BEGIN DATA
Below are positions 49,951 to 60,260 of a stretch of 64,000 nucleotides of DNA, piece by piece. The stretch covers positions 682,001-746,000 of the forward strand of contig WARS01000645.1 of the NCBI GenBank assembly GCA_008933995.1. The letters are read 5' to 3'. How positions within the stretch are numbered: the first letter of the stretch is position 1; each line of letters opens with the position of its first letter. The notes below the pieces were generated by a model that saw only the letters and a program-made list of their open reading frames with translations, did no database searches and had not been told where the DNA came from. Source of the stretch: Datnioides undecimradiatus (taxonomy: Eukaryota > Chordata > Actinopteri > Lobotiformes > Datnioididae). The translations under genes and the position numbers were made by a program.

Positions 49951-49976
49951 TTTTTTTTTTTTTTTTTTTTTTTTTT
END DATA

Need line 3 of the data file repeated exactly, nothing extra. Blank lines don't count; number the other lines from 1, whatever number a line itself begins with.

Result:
49951 TTTTTTTTTTTTTTTTTTTTTTTTTT